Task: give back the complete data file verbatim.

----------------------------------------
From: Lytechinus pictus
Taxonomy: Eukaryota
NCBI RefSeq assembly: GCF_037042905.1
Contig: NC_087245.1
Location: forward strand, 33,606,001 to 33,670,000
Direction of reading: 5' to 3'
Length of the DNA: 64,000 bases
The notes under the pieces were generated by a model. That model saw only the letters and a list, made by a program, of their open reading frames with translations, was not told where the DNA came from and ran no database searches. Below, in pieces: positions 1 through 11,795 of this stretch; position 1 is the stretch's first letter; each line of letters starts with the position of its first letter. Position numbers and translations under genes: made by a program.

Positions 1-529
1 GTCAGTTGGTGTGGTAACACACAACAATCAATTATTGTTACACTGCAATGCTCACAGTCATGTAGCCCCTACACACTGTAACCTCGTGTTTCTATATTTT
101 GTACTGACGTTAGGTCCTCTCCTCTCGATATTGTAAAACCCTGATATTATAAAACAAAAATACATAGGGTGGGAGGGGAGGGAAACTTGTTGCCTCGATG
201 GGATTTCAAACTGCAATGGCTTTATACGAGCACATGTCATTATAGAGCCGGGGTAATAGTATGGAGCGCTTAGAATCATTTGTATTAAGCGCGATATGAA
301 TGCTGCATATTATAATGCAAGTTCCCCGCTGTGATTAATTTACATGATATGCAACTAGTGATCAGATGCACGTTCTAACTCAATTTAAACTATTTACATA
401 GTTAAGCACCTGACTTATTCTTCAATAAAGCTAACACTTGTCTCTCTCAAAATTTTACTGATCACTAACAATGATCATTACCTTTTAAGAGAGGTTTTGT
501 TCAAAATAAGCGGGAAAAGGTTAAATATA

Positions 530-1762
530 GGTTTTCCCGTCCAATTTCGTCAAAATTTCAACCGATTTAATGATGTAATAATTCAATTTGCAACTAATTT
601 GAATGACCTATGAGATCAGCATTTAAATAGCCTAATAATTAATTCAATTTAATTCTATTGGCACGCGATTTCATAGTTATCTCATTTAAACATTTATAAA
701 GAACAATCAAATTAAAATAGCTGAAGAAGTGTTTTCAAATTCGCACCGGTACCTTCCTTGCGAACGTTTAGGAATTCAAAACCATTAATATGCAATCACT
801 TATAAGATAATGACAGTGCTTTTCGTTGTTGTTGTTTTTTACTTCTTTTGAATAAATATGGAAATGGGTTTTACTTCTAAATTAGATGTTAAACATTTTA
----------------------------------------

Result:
From: Lytechinus pictus
Taxonomy: Eukaryota
NCBI RefSeq assembly: GCF_037042905.1
Contig: NC_087245.1
Location: forward strand, 33,606,001 to 33,670,000
Direction of reading: 5' to 3'
Length of the DNA: 64,000 bases
The notes under the pieces were generated by a model. That model saw only the letters and a list, made by a program, of their open reading frames with translations, was not told where the DNA came from and ran no database searches. Below, in pieces: positions 1 through 11,795 of this stretch; position 1 is the stretch's first letter; each line of letters starts with the position of its first letter. Position numbers and translations under genes: made by a program.

Positions 1-529
1 GTCAGTTGGTGTGGTAACACACAACAATCAATTATTGTTACACTGCAATGCTCACAGTCATGTAGCCCCTACACACTGTAACCTCGTGTTTCTATATTTT
101 GTACTGACGTTAGGTCCTCTCCTCTCGATATTGTAAAACCCTGATATTATAAAACAAAAATACATAGGGTGGGAGGGGAGGGAAACTTGTTGCCTCGATG
201 GGATTTCAAACTGCAATGGCTTTATACGAGCACATGTCATTATAGAGCCGGGGTAATAGTATGGAGCGCTTAGAATCATTTGTATTAAGCGCGATATGAA
301 TGCTGCATATTATAATGCAAGTTCCCCGCTGTGATTAATTTACATGATATGCAACTAGTGATCAGATGCACGTTCTAACTCAATTTAAACTATTTACATA
401 GTTAAGCACCTGACTTATTCTTCAATAAAGCTAACACTTGTCTCTCTCAAAATTTTACTGATCACTAACAATGATCATTACCTTTTAAGAGAGGTTTTGT
501 TCAAAATAAGCGGGAAAAGGTTAAATATA

Positions 530-1762
530 GGTTTTCCCGTCCAATTTCGTCAAAATTTCAACCGATTTAATGATGTAATAATTCAATTTGCAACTAATTT
601 GAATGACCTATGAGATCAGCATTTAAATAGCCTAATAATTAATTCAATTTAATTCTATTGGCACGCGATTTCATAGTTATCTCATTTAAACATTTATAAA
701 GAACAATCAAATTAAAATAGCTGAAGAAGTGTTTTCAAATTCGCACCGGTACCTTCCTTGCGAACGTTTAGGAATTCAAAACCATTAATATGCAATCACT
801 TATAAGATAATGACAGTGCTTTTCGTTGTTGTTGTTTTTTACTTCTTTTGAATAAATATGGAAATGGGTTTTACTTCTAAATTAGATGTTAAACATTTTA